Creating a "Timebase" in your program.


1. Introduction

Sometimes a (high) number of different activities has to be performed on a regular timebasis, in a well defined order, with a (sometimes) well defined time in between.

Example: in a 1 hour (repeated) interval the following activities have to be done:

or, a more concrete example: in a 1 minute (repeated) interval the following activities have to be done:
Additionally it is possible that a number of activities are to be performed on a regular basis, e.g. every 10 seconds, in contrast with the above ones, which were to be executed "on a certain moment in the time base interval".




All these "timed activities" can of course not be done by using each time a different timer, the number of available timers in a PIC is very limited.

The idea now is to use only one timer, and let it (or better: its interrupt service routine) signal to the main loop when certain moments in time are reached. The "signalling" is done with boolean variables that are "set" by the timer interrupt routine and read (and reset) by the main loop. There is one condition: the main loop must be fast enough to not mis any signalling (or the signalling coming from the timer must be slow enough).

A project where this method is applied is e.g. An application example is e.g. the project PIC controlled thermostat.

2. How to do it?

a. The timer interrupt routine

As mentioned before, here the "signals" are given to the main loop that the "time" is there to do an activity. Of course, for each "activity" to do on a different moment in time, we do need a separate "signal flag": a boolean variable (initiated to false of course).
So, this will look like this:
[code]
...
var Flag1, Flag2, Flag3, ... : boolean; // Signalling flag "GLOBAL" variables (declared outside any procedure or function)
                                        // You should give more meaningfull names to the signalling flags!
...
    TimeCounter : word;			// This is the extra "Counter Variable" as mentioned in the introduction
...
procedure interrupt
begin
  if TimerX.InterruptFlag = 1 then	// replace this name by the real name of the timer interrupt flag you use
  begin


    // -----  handle the Timebase ----- //

    Inc(TimeCounter);			// time goes by...

    if TimeCounter > MaxTime 		// timecounter is with wrap around, the steps of it are from zero to MaxTime
    then TimeCounter := 0;		// e.g. if your timer interrupt is there every 0,5 secs, you can count from
					// zero to 7200 (MaxTime in this case) to cover exactly one hour in steps of
					// 0,5 secs. 


    // -----  do signalling to the main loop ----- //

    if TimeCounter = 10 then Flag1 := true; // if the same values are used as above (0,5 sec timer interrupts) then
                                            // this signal flag will be set after 5 seconds in the "timing sequence"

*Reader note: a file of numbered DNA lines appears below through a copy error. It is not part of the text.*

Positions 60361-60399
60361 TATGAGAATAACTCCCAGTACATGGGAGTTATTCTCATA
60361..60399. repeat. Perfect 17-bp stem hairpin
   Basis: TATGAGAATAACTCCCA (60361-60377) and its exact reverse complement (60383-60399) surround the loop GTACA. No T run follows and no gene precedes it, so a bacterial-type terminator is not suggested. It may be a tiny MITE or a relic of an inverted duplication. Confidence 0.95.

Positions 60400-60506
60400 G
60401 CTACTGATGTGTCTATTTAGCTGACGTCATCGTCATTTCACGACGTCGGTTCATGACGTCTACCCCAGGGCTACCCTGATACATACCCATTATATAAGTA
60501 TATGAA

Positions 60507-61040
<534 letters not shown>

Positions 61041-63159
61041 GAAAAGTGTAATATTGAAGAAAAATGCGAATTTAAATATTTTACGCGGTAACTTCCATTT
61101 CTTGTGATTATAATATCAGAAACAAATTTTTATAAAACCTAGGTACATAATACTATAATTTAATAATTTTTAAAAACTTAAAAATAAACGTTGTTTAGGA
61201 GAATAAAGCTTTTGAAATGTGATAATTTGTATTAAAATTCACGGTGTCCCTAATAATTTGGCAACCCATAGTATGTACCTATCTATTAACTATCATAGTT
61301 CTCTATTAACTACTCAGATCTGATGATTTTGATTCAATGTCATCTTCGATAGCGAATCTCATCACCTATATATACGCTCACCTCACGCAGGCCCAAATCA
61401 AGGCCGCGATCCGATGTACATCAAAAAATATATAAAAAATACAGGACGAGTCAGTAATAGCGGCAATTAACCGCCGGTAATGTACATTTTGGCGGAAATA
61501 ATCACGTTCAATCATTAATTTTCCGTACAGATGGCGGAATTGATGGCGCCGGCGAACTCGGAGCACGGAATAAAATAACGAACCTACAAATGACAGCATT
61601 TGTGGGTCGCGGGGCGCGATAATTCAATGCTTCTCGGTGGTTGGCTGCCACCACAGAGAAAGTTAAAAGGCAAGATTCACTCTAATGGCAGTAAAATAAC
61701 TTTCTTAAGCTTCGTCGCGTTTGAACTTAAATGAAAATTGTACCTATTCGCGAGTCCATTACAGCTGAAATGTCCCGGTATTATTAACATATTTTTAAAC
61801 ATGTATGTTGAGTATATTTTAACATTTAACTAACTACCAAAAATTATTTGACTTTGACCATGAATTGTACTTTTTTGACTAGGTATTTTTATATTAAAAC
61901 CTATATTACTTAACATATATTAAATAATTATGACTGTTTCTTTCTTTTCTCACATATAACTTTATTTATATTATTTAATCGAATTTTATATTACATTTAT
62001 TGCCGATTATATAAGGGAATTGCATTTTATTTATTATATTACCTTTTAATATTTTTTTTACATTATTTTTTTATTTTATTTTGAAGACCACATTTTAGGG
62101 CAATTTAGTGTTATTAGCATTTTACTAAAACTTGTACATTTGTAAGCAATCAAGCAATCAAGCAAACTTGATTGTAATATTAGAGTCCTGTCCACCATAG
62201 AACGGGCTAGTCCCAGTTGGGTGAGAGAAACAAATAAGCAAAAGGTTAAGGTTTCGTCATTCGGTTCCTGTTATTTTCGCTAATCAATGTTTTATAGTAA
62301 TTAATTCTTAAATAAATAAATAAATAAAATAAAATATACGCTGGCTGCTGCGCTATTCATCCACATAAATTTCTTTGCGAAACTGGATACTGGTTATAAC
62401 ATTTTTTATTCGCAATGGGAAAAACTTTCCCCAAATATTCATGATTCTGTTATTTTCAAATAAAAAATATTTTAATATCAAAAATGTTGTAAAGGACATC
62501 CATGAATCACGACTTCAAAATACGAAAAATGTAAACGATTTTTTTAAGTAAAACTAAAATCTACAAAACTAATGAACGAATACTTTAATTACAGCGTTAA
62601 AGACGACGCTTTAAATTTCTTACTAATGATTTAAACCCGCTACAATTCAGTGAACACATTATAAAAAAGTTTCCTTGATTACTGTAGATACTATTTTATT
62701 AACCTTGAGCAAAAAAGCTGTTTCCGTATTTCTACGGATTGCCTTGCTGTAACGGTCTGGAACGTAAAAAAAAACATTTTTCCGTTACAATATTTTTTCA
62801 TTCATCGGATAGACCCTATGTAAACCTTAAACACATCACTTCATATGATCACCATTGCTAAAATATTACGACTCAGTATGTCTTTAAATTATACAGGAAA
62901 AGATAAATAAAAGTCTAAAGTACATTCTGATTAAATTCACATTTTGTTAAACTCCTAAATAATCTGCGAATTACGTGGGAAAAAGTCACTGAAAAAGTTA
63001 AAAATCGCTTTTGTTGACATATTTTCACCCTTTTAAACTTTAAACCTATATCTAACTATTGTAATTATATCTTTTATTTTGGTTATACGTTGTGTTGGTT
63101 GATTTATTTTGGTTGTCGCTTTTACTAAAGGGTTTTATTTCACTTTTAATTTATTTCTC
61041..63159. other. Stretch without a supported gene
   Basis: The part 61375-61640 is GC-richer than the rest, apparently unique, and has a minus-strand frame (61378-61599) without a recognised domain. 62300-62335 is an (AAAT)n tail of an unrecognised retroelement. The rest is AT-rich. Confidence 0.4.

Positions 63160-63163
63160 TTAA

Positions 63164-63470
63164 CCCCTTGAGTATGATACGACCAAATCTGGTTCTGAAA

if TimeCounter = 240 then Flag2 := true; // if the same values are used as above (0,5 sec timer interrupts) then
                                             // this signal flag will be set after 120 seconds (2 minutes) in the "timing sequence"

    if TimeCounter = 3600 then Flag3 := true; // if the same values are used as above (0,5 sec timer interrupts) then
                                              // this signal flag will be set after 1800 seconds (0,5 hours) in the "timing sequence"
    			
    if (TimeCounter mod 20) = 0 then Flag4 := true; // (*) if the same values are used as above (0,5 sec timer interrupts) then
                                                    // this signal flag will be set every 10 seconds 

    if (TimeCounter mod 600) = 0 then Flag5 := true; // (*) if the same values are used as above (0,5 sec timer interrupts) then
                                                     // this signal flag will be set every 5 minutes 

    if ... etc...			     // so depending on the timer interrupt rate and the value of the "TimeCounter"
					     // one can define easily when to set certain flags and in which order.
    ...

    TimerX.InterruptFlag = 0;		// reset the timer interrupt flag before returning from the interrupt service routine. (do not forget).
  end;
end
[/code]

b. The main loop

Its task is to check the flags, to execute what should be executed, and to reset the "Flag" when it is done. So, it will look like this:
[code]
while true do begin	// endless loop
  ...

  if Flag1 = true then
  begin
    ...					// here come the actions to be done when Flag1 has been set by the timer
    Flag1 := false;			// reset the flag (otherwise the actions would be executed every loop round, do not forget)
  end;

  if Flag2 = true then
  begin
    ...					// here come the actions to be done when Flag2 has been set by the timer				
    Flag2 := false;			// reset the flag (otherwise the actions would be executed every loop round, do not forget)
  end;

  if Flag3 = true then
  begin
    ...					// ...
    Flag3 := false;			// ...
  end;

  if Flag... = true then
  begin
    ...
    Flag... := false;
  end;

  ...

end;
[/code]
As simple as that! Again: make sure that the main loop goes round fast enough to not miss any Flag settings.

c. Program initialization

Of course, till now only the "operational" parts of the code have been shown, but there is also the program and PIC initialization to take care of.
It looks like this: (1) Several tools have been developed to calculate the settings of timers, see Tools .


(*) Thanks to Ed Anderson for his contribution: discovering a discrepancy between introduction and the actual signalling method, and the suggestion to use "mod" to make signals on a repetitive base.

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